A recent Gallup survey found that among the peoples of 60 countries Tunisians are most optimistic about the approaching year of 2005. "I was not surprised by the result," Jerandi mentioned. "Even tourists say the label of my country 'smile.'"

Jerandi explained that past civilizations left such a powerful impact on Tunisia that most Tunisians are now multi-lingual. The average college graduate in Tunisia is able to speak at least three languages — Arabic, French, and English.

Beach and "autumn" sky in Tunisia

"In primary school, children learn French and Arabic, and English is added in secondary school," said Jerandi. "Also Italian and German are widely spoken in Tunisia."

Tunisia, according to the top envoy's description, is probably the best country in the whole world as far as free education is concerned, as its government put priorities on developing human resources just the way education walked South Korea up the ladder of economic success.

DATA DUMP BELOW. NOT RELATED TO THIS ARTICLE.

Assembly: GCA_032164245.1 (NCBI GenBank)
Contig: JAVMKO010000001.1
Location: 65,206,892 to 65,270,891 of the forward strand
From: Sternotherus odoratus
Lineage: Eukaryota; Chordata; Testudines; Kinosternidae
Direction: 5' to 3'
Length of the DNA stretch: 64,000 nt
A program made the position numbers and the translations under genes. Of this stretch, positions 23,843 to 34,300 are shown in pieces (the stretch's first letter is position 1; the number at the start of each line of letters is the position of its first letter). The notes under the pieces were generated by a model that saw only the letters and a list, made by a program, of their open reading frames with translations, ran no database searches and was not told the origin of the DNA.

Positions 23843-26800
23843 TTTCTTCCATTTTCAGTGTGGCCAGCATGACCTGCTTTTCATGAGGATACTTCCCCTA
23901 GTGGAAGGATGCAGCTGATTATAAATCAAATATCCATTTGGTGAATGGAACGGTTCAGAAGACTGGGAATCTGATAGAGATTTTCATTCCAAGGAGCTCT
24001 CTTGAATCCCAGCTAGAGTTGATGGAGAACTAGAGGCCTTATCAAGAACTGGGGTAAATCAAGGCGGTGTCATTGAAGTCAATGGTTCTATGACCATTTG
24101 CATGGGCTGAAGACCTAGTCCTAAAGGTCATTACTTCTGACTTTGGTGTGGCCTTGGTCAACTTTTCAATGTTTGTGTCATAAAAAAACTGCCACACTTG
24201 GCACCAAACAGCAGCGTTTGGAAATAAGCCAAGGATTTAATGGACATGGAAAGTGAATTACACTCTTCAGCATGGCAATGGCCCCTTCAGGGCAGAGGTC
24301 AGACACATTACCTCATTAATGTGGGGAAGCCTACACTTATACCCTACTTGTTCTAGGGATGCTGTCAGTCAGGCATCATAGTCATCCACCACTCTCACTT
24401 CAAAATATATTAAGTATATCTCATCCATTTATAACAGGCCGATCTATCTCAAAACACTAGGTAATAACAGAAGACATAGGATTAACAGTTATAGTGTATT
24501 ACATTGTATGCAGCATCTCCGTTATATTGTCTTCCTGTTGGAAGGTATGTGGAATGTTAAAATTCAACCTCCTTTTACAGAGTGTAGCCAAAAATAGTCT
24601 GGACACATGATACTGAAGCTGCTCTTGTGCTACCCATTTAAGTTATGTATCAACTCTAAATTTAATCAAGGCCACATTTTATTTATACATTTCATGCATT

Education is free at all levels of education from primary school to university in the Republic of Tunisia. On top of this, all students get paid some money for either transportation or textbooks.

"Tunisia devotes a third of its budget to education," said Jerandi. "Free and compulsory public education is provided for all people at all levels of education." Currently, more than a quarter of its 10 million inhabitants go daily to school.

Bourgiba's mausoleum. One of the most beautiful constructions of modern time in Tunisia. This photograph is one of my favorites and still hangs on my lounge wall.

Clearly Tunisia does not appear to be blessed with rich natural resources, as Jerandi's comments unfolded. "We don't produce oil and that's why we invest in human resources," said Jerandi. "We want to make our men and women more productive and beneficial to our nation."